"Fish and Chips" - the healthy version

Growing up my family didn't eat a lot of takeaway, but by far my favourite was the classic Australian (or English) fish and chips. Especially in summer after a long day at the beach or down the river, it was just so easy and cheap to go to the local fish and chip shop to get dinner. However, with regard to health, fish and chips is about as bad as you can get: deep fried in trans fats/seed oils, which are highly carcinogenic and cause inflammation in the body. Not to mention the piles of 'chicken' salt that the fish and chips are doused in to make them taste good.

The good news if you are trying to clean up your diet is that there is a quick, delicious and nutritious way to make your own fish and chips (well actually, the chips are sweet potato wedges) that taste fantastic and are homemade. With a little effort you can enjoy your takeaway at home and guilt-free.

"Fish and Chips"
"Fish and Chips"

"Fish and Chips" 


  • 2 fillets of wild-caught white fish (I used barramundi)
  • 1/3 cup chickpea flour
  • 1 egg
  • Water, to mix as required
  • Sea salt
  • Black pepper
  • 3-4 sweet potatos
  • Olive oil/coconut oil
  • Fresh herbs (parsley, thyme, basil)
  • Rocket and grated beetroot to serve


  1. Peel and cut sweet potatoes into wedge shapes. Preheat oven to 200C. Boil/steam sweet potato in a saucepan until almost cooked.
  2. Drain water and place sweet potato wedges in a baking dish, drizzle olive oil over the top, add herbs, sea salt and pepper. Place in oven to bake for approximately 35 minutes, or until crispy.
  3. In the meantime, take a bowl and whisk together chickpea flour and egg. Add water as needed until a batter consistency is reached, so that it will stick to the fish pieces but is still a little bit runny.
  4. Slice the fish fillets into fish finger, bite-sized pieces. Place in the batter and coat evenly.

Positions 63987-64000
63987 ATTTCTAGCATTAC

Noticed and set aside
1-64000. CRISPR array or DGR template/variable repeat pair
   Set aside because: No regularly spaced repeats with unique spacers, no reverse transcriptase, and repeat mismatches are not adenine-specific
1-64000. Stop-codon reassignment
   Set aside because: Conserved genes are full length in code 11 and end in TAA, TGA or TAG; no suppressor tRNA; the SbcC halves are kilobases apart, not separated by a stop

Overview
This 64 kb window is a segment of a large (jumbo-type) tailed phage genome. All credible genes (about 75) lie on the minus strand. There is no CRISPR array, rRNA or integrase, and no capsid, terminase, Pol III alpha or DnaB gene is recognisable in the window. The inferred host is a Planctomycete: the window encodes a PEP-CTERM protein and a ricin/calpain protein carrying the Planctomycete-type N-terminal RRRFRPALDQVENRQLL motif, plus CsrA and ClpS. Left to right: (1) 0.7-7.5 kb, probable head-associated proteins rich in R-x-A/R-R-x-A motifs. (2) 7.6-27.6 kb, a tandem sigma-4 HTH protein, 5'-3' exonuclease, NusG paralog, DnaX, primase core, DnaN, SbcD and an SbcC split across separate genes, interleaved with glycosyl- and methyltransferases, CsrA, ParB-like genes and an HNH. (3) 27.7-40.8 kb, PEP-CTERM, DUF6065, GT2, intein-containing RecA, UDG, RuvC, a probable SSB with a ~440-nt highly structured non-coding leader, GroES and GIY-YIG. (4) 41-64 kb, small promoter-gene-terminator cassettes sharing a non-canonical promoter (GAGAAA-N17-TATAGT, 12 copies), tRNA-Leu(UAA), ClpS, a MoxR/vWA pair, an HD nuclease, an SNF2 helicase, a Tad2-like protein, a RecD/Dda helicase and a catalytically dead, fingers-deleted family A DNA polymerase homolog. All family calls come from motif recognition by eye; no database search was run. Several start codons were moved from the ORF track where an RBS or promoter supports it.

5. Place a frypan on the burner and add olive oil until there is about 0.5 cm in the bottom of the pan. Heat until hot enough that batter fries almost immediately when dropped in, but ensure it is not 'smoking' (this means it is turning rancid, which is bad news for your health).
  6. Carefully place batter-covered fish pieces into the frypan and allow to cook on each side for about 3 minutes, or until batter is crispy and the fish is cooked through.
  7. Remove from pan and drain on paper towel, pressing out any excess oil. Add a few grinds of salt and pepper and toss through fish pieces.
  8. On a large platter make a bed of rocket and grated beetroot. Once sweet potato wedges are cooked layer them on top of this bed. Place fish pieces on top and serve.

I made this for my family for lunch on the weekend and it was safe to say they loved it. The batter I essentially made up, so the quantities may need to be altered to get the perfect consistency.

When cooking using oil at high temperatures it is important you use a oil with a high smoke point, such as olive oil or coconut oil. Full fat organic butter or animal lard is also better. Whatever you do, DO NOT cook using a seed oil, such as vegetable oil, canola, sesame, peanut or grape seed. These oils are toxic and have a low smoke point and so will go rancid very quickly, which means they will cause free radical damage in your body. When using oil ensure you do not heat it above the 'smoke point' (when there is smoke and lots of bubbles coming off it), because this is a sure sign that it is going rancid. If you choose the right cooking fats and cook with care however, then you may enjoy the deliciousness of your very own fish and chips.

What was your favourite takeaway food? How do you make it healthier?

Keep healthy,

Erica xx